Brexit making buyers nervous
Reluctant sellers push price of homes to new record
Jacqueline Law: a number of factors behind price increases and slowing sales (pic: Terry Murden)
Homes in Scotland are selling at record prices in almost every part of the country, according to new analysis which also points to the market stalling.
The average Scots property changed hands between April and June for a record £169,450, up 4.7% on the same time last year and £175 higher than the previous record set in the third quarter of last year.
Edinburgh, with an average sale price of £260,706, is once again the most expensive place to buy a home, overtaking East Renfrewshire after four consecutive quarters behind the leafy Glasgow suburb.
Prices also rose in all of Scotland’s other main cities, with the exception of Aberdeen, and overall 27 out of the country’s 32 local authority areas recorded increases.
However, the positive news on home values is tempered with some worrying research data, which suggests the second half of the year may be more challenging.
More than three quarters of the people surveyed by Aberdein Considine’s Property Monitor this quarter (77%) indicated that they currently had no intention of buying a new home, up from 43% in the first quarter.
Just 6% are considering moving in the next year – which would appear to be the first tangible signs that fears over Brexit are making Scots think twice about moving home.
This is backed up by the decline in sales seen so far this year – Scottish property transactions fell by 6.5% in the second quarter of the year.
The drop, which followed a 4.9% fall in the first quarter due in part to the ‘Beast from the East’ storm, means almost 3,000 fewer homes sold in the first half of 2018 than in 2017, a 5.8% reduction year-on-year.
Jacqueline Law, managing partner at Aberdein Considine, said there were a number of factors behind both the price increases and the slowing of sales.
“Firstly, the hot market in places like Edinburgh and Glasgow is forcing people to buy before they sell, which is having a slowing effect in these areas,” she said.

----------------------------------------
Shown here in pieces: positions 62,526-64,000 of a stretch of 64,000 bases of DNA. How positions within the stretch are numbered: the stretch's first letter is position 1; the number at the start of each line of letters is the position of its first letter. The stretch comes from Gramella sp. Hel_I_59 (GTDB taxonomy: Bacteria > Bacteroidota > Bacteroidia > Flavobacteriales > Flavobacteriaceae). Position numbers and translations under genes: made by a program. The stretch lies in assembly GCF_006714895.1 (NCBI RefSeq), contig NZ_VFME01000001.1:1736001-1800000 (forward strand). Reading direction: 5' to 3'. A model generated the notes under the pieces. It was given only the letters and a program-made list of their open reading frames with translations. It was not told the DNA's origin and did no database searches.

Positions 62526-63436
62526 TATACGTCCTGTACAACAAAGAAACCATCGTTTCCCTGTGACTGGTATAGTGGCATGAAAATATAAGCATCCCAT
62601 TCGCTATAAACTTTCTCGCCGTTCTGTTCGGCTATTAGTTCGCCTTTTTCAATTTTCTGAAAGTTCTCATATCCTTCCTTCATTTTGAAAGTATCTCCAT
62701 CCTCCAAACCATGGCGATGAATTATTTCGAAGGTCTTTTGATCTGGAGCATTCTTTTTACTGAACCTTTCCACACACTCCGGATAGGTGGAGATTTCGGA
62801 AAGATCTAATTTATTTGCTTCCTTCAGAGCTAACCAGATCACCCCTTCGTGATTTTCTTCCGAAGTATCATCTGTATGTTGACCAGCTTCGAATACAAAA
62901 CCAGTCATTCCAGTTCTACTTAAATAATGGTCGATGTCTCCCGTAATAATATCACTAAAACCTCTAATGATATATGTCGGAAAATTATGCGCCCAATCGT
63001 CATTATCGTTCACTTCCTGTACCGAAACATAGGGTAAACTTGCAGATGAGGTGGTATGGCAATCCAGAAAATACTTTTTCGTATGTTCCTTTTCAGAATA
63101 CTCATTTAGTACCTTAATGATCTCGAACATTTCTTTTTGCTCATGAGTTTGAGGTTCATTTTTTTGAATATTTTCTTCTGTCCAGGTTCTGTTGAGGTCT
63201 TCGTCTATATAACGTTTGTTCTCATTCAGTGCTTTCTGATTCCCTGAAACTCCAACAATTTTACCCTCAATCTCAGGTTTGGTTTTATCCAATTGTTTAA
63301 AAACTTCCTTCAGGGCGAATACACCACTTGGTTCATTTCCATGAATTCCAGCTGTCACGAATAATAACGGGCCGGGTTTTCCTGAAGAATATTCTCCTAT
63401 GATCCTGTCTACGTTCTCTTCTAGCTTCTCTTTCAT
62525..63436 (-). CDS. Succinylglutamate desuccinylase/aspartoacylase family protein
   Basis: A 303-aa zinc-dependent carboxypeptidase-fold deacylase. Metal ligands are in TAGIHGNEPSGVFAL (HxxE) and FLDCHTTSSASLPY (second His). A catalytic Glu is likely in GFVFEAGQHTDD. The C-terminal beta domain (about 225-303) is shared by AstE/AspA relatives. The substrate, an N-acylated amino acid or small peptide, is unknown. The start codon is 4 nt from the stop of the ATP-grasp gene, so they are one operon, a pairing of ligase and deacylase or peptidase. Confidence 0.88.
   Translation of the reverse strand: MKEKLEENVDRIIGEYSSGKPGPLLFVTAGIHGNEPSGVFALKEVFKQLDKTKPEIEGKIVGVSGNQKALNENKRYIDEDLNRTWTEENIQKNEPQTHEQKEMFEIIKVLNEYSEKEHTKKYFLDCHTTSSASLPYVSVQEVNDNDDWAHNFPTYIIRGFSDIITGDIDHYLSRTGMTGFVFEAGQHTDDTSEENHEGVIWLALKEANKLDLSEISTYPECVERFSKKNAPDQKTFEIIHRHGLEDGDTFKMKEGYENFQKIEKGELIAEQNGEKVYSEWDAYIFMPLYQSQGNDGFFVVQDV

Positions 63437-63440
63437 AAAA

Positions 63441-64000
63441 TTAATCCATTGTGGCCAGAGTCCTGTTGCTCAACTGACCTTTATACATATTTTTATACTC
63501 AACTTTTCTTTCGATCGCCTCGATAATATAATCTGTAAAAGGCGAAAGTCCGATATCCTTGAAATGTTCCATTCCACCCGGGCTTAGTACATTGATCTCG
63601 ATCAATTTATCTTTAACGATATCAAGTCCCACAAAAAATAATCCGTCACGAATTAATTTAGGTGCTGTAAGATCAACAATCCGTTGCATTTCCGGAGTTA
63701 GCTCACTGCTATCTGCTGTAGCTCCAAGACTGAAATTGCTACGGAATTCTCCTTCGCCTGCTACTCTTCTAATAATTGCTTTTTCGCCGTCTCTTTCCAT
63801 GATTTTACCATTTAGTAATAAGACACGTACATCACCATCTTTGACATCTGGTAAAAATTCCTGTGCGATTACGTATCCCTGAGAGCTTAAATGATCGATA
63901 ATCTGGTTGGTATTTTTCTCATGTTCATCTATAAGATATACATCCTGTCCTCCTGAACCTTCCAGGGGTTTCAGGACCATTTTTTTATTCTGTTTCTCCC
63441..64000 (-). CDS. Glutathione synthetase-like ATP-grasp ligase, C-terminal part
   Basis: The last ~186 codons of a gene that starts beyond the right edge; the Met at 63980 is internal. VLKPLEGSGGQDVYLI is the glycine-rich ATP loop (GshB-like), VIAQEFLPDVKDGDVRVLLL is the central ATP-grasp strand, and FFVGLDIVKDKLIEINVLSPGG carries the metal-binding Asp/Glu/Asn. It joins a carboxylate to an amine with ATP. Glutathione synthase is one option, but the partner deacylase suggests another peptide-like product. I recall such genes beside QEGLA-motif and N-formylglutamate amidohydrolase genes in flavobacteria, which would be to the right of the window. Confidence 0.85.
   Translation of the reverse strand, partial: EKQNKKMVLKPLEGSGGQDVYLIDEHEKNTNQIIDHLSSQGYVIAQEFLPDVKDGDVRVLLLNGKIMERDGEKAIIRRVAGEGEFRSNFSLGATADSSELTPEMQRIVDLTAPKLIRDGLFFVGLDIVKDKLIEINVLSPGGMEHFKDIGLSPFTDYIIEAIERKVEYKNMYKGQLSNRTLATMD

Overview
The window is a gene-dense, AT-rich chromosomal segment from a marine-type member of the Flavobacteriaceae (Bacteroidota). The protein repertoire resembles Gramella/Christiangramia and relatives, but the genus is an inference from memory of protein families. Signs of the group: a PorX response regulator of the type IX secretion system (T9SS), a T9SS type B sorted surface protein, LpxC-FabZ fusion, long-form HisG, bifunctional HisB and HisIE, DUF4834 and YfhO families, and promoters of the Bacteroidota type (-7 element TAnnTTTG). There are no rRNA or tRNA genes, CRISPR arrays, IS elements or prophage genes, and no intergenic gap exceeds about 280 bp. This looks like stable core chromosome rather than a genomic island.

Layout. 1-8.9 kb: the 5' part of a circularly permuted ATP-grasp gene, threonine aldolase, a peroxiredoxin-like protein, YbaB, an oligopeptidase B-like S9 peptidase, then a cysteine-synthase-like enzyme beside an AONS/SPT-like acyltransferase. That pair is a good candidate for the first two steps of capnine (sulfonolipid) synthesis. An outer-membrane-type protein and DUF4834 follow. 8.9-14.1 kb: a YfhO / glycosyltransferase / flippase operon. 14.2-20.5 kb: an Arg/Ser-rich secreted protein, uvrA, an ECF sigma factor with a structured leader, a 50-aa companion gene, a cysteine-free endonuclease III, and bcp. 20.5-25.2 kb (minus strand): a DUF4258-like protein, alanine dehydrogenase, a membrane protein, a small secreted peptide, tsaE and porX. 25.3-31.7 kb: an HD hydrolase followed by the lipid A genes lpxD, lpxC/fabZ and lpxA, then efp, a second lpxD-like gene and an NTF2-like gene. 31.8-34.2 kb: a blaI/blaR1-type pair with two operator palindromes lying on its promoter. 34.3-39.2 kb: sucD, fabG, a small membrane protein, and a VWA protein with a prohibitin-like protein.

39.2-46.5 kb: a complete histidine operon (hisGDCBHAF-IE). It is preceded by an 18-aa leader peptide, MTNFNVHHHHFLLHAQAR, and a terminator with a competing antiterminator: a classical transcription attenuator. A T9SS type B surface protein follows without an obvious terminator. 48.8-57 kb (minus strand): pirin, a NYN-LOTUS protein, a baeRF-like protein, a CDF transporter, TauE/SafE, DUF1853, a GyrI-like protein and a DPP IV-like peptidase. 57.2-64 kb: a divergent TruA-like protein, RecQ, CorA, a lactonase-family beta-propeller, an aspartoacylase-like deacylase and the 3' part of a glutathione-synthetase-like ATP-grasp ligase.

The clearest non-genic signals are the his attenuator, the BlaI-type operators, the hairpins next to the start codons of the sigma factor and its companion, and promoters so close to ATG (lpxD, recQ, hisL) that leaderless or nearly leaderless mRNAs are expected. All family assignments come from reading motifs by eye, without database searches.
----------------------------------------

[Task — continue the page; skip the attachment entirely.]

“Secondly, it is unlikely to be a coincidence that the drop in both sales and confidence came at the same time as Theresa May’s struggle in agreeing what represents a good deal for the UK as it exits the European Union.
“The Prime Minister’s Chequers agreement – which triggered the departure of David Davis as Brexit Secretary – brought into sharp focus just how torn our politicians are over how best to protect British economic interest when we leave.
“This lack of clarity about our immediate economic future may be forcing many people to delay their plans to move.”
Over the second quarter, market value in Lothian rose from £834m to just over £1billion – almost a quarter of all sales in Scotland.
In Glasgow, the average price rose 3.9% to £154,520 – while Dundee enjoyed a 7% rise in average sale price (£140,849) in the months preceding the opening of its V&A Museum.
Further north, it is a more mixed picture – with falling sales and property values wiping £85million off the Aberdeen and Aberdeenshire market over the first half (Jan-Jun) of 2018.
Scotland’s Property Monitor – which includes independent market research – also reveals an easing of concerns over the Additional Dwelling Supplement (ADS).
The tax, brought in by the then Finance Secretary John Swinney in 2016, charges an additional 3% levy on buy-to-let properties worth more than £40,000, on top of any other Land and Building Transaction Tax due. The changes added an additional £6,000 tax to the purchase of a second property at £200,000.
While the research still shows that the majority of Scots feel put off a buy-to-let investment by the penalty, that opposition has fallen from 62% to 50%, perhaps indicating a reluctant acceptance of the levy.
Recent evidence from the Scottish Property Federation suggested Finance Secretary Derek Mackay is likely to miss his target for raising tax from property.
New figures reveal that income from residential sales has slumped in the first four months of the fiscal year.